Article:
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Gibbons jargon buster #9: What is a contactor?

It’s time for another of our straight-talking blogs explaining some of the terminology used in our industry. Today we ask “what is a contactor?”

What is a contactor?

A contactor is an electrical switch used for controlling a power circuit - similar to a relay but of higher capacity. Contactors vary significantly in size – from those small enough to hold in one hand to some which weigh many tonnes.

What is a contactor made up of?

A contactor has three main components:

  • Contacts - These carry the current.
  • Electromagnet - Also referred to as a coil, this provides the force required to close the contacts.
  • Enclosure - This is the frame that houses the contacts and electromagnet, providing protection from dust, weather and other hazards.

What are contactors used for?

Contactors are useful for many applications, including:

  • Electric motor starting
  • Lighting control
  • Heating control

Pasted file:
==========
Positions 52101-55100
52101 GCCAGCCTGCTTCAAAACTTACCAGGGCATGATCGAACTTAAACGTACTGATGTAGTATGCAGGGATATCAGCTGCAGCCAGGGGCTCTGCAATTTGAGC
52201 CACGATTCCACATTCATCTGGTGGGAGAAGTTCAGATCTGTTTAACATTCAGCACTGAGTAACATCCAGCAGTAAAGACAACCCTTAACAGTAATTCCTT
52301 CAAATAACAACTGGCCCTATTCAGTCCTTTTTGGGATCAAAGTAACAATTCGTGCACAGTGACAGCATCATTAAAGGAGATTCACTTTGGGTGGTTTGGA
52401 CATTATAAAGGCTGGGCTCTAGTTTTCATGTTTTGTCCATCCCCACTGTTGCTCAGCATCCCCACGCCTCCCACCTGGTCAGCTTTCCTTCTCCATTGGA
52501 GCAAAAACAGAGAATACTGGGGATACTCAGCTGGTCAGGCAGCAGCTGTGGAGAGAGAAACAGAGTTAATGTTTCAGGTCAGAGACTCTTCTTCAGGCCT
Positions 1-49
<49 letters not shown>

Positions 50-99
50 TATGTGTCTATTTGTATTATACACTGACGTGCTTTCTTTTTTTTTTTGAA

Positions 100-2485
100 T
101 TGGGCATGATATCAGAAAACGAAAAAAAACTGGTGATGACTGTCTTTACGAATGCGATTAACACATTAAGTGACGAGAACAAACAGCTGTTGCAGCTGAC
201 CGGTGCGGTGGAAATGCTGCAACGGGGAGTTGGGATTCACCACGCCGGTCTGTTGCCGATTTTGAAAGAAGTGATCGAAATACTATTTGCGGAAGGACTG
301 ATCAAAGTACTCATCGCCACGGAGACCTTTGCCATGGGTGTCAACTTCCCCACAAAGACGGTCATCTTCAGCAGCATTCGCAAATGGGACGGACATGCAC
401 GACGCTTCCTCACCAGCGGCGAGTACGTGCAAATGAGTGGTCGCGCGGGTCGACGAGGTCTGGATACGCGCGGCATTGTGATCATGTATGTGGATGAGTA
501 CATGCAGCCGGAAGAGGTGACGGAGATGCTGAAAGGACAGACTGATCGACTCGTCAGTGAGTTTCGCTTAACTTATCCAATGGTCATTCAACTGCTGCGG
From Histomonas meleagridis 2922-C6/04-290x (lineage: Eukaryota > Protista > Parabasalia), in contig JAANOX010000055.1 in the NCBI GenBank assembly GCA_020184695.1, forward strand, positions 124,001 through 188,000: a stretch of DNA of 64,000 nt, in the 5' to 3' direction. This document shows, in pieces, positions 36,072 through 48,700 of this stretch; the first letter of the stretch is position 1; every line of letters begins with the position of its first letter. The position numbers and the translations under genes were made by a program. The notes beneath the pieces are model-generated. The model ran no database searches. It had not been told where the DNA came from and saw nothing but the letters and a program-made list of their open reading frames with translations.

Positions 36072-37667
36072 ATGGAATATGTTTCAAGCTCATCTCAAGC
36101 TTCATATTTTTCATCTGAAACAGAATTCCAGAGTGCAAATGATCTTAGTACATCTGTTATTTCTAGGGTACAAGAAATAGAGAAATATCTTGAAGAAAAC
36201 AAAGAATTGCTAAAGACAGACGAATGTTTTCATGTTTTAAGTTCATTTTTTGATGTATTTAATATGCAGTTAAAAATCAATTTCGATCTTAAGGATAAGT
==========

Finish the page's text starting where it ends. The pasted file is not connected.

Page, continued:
• Isolation
  • Bypass
  • Distribution

What is arcing?

An electrical arc is a luminous discharge of current which occurs when electrons jump across a gap. Lightning is a well-known natural occurrence of arcing.

In a contactor, when contacts are separated there is a risk of arcing. If arcing occurs, the severe heat generated means that contacts are likely to be damaged. Contactors are therefore designed to open and close very quickly in order to minimise the effect of arcing.

For more information on our Panel Building division, give us a call on 01621 868138 or email and we’ll get right back to you.

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